#3532977
    Rod Braithwaite
    BPL Member

    @rodo

    Locale: Salish Seashore

    A gentle reminder of two important acronyms:

    YMMV – your mileage may vary, and

    IMHO – in my HUMBLE opinion.

    The author was not offering a peer reviewed document. His results are valid in context and are perhaps akin to quality forum discussions, where useful experiences are shared, sans rigorously enforced experimental controls.

    #3532979
    Daniel Collins
    BPL Member

    @diablo-v

    Locale: Orlando FL

    I just wanted to clarify my request for future testing: I don’t need “time to flameout”.

    The OP shows how much fuel was consumed to reach boil and that is fine by me.

    If I were to attempt a test , what water temperature would people want to start with ?

    60 degrees might be good if we are replicating mountain stream water.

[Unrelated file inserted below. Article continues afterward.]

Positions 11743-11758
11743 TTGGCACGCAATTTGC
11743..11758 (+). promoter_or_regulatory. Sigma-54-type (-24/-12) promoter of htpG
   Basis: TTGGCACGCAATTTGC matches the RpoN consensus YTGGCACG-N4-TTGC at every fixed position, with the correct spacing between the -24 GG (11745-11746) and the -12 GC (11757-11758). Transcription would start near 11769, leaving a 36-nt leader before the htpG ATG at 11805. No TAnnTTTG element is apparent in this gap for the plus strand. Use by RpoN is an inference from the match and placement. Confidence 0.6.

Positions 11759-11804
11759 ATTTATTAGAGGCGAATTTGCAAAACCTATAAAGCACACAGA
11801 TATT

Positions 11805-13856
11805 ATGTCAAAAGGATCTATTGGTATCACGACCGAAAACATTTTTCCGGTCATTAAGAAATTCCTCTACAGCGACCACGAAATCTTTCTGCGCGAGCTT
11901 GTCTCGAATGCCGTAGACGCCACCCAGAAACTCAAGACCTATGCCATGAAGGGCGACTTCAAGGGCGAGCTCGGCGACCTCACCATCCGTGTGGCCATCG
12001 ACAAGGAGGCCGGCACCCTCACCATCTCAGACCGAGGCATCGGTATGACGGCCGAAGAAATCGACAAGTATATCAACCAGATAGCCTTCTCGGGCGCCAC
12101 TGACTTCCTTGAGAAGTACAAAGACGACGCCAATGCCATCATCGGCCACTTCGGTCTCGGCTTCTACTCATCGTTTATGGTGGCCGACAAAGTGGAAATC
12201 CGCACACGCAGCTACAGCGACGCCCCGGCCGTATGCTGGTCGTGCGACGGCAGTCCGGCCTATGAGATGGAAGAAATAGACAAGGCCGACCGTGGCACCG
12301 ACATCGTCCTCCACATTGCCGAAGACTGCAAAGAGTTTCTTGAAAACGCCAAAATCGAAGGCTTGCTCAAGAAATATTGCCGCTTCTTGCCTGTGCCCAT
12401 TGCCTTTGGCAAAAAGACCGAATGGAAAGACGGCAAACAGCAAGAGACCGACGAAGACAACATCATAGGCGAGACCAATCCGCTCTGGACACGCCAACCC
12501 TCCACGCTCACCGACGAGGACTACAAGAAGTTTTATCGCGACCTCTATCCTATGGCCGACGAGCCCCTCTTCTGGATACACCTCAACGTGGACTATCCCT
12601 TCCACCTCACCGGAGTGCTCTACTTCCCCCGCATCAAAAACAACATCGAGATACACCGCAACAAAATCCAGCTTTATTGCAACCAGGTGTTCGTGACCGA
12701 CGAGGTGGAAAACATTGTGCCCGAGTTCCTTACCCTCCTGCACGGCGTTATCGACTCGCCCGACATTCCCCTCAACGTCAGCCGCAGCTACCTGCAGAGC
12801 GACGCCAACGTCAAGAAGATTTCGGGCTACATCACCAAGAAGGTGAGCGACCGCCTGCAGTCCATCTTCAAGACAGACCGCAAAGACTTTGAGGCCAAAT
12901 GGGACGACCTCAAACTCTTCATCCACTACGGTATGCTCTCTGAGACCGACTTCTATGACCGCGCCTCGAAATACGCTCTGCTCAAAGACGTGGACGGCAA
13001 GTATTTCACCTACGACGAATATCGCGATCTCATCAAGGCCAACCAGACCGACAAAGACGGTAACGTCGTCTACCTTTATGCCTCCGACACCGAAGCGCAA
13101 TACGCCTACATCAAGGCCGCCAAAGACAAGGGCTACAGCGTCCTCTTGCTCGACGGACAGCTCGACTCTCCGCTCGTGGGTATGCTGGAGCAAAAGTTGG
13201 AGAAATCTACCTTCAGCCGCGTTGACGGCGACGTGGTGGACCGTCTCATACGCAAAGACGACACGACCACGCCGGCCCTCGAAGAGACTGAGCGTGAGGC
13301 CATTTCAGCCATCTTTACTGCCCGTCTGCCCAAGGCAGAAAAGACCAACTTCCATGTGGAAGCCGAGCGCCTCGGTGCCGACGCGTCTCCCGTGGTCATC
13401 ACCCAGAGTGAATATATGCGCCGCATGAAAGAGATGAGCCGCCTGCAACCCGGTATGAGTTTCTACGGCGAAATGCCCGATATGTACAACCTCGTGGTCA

I am at sea level and I can set my house temperature for the ambient temperature.

    I don’t think I would have time to do all of the wind tests.

    I wouldn’t be able to supply all of the cool graphs.

    My batting is pretty much the same as what’s used in the Kojin – the first prototype  was using ceramic batting from a jet engine, but I would love to find that unidirectional batting used in the Zelph as I think that is the key.

    And any testing would list the distance from the batting surface to the pot lower surface.

    DC

    #3533003
    Rod Braithwaite
    BPL Member

    @rodo

    Locale: Salish Seashore

    Daniel C. – for my own stove tests, I put two large “double boiler” pots of water in my fridge overnight. That way, I was able to start each test with two cups of cold water at a consistent and realistic starting temperature – perhap something similar might work for you?

    #3533009
    James Marco
    BPL Member

    @jamesdmarco

    Locale: Finger Lakes